Instagram's CEO stands in lockstep with Facebook's stance that Apple will hurt small businesses more than big corporations with ad tracking limits — and asserts that Apple's control of the platform unfairly reduces outside influence on such decisions.
Many companies big and small have taken their shot at Apple's business practices. The battle with Epic over in-app-purchases, the fight with Google and Facebook over ad tracking technology, and the fight with the U.S. government over antitrust concerns.
The CEO of Instagram, Adam Mosseri, is the latest to speak out against Apple on various fronts. During an interview on CNBC he made multiple comments on the various aspects of Apple's business and how they affect Instagram and the industry.
"If the ecosystem changes in a way that advertisers can't really measure their return on investment, that's really going to be, yes, somewhat problematic for our business, but it's going to be problematic for all the big ad platforms roughly equally, so I'm not that worried about it over the long run," he said. "It's going to be much much more problematic for all the small businesses. There are millions of them out there that rely on us to target customers and to reach those customers. Particularly during a pandemic when they're hurting."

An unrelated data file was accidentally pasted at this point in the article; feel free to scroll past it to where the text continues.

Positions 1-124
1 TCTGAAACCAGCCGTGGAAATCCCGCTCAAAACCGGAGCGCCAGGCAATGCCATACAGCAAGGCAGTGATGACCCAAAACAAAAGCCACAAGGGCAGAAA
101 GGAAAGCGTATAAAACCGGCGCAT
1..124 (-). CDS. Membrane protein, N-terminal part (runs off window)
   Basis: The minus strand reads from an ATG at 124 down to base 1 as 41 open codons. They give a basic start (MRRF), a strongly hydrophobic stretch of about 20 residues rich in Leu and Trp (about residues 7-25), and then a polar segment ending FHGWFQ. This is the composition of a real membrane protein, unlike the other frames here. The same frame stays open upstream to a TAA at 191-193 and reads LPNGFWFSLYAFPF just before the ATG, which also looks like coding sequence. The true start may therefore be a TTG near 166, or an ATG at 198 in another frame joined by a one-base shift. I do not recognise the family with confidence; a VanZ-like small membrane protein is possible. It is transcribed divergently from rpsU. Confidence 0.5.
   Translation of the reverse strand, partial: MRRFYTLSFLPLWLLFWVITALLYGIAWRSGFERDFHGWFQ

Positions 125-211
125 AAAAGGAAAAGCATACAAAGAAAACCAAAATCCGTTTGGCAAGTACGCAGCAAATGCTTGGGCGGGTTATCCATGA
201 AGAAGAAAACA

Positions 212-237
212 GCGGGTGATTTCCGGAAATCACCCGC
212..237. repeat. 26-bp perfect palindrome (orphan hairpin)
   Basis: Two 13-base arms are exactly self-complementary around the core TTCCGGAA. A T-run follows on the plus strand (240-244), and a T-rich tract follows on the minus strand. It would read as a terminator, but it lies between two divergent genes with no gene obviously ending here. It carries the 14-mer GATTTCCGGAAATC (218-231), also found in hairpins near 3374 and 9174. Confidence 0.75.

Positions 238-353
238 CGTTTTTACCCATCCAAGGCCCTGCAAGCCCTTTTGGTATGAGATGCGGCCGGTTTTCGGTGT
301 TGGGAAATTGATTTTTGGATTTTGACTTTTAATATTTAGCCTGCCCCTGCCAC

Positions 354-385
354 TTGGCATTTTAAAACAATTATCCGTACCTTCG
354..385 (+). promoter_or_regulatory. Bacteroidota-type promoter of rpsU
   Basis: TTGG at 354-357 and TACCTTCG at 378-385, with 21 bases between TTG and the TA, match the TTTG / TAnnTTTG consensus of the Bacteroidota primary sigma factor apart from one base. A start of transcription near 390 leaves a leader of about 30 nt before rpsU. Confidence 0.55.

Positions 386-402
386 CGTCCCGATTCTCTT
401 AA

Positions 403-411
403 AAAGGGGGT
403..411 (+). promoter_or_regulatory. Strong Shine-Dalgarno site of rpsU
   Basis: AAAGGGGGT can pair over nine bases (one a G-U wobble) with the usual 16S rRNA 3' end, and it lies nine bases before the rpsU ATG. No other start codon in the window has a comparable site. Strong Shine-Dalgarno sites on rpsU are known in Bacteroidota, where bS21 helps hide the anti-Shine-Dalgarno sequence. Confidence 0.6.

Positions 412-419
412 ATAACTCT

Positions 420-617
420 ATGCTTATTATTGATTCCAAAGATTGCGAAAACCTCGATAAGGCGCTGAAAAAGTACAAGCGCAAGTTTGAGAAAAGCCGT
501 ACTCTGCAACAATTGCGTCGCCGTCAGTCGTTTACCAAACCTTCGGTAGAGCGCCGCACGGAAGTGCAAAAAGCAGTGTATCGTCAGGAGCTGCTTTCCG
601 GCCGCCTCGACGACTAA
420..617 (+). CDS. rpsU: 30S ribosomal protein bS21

These sentiments have been echoed by their parent company Facebook, with Mark Zuckerberg stating the change will severely impact their ability to target ads on the platform. The impact could reduce revenue by as much as 50% for the advertising network.
According to Mosseri, Apple has too much control over its platform. Coupled with Apple's majority market share in the U.S., Mosseri says that this causes a problem.
"They have an immense amount of power," he said. "They can just decide we can't launch new apps at any given moment."
Apple hasn't blocked any Instagram updates, nor any apps from Instagram. Apple and parent company Facebook have battled over Facebook's misuse of enterprise certificates. Apple has also blocked Facebook Gaming from launching, because non-approved code would have to run on the iPhone.
Mosseri goes on to reference the fight between Apple and Epic as a practical demonstration of Apple's power.
Ad giants like Facebook and Google have spent years building up their platform. Their entire businesses are predicated on the idea that users must be tracked extensively to provide useful ad data to companies, and Apple actively inhibits this. Apple's fight for privacy and security of its users has been made loud and public for years, even pushing for privacy so hard that the FBI sought to break the iPhone's encryption.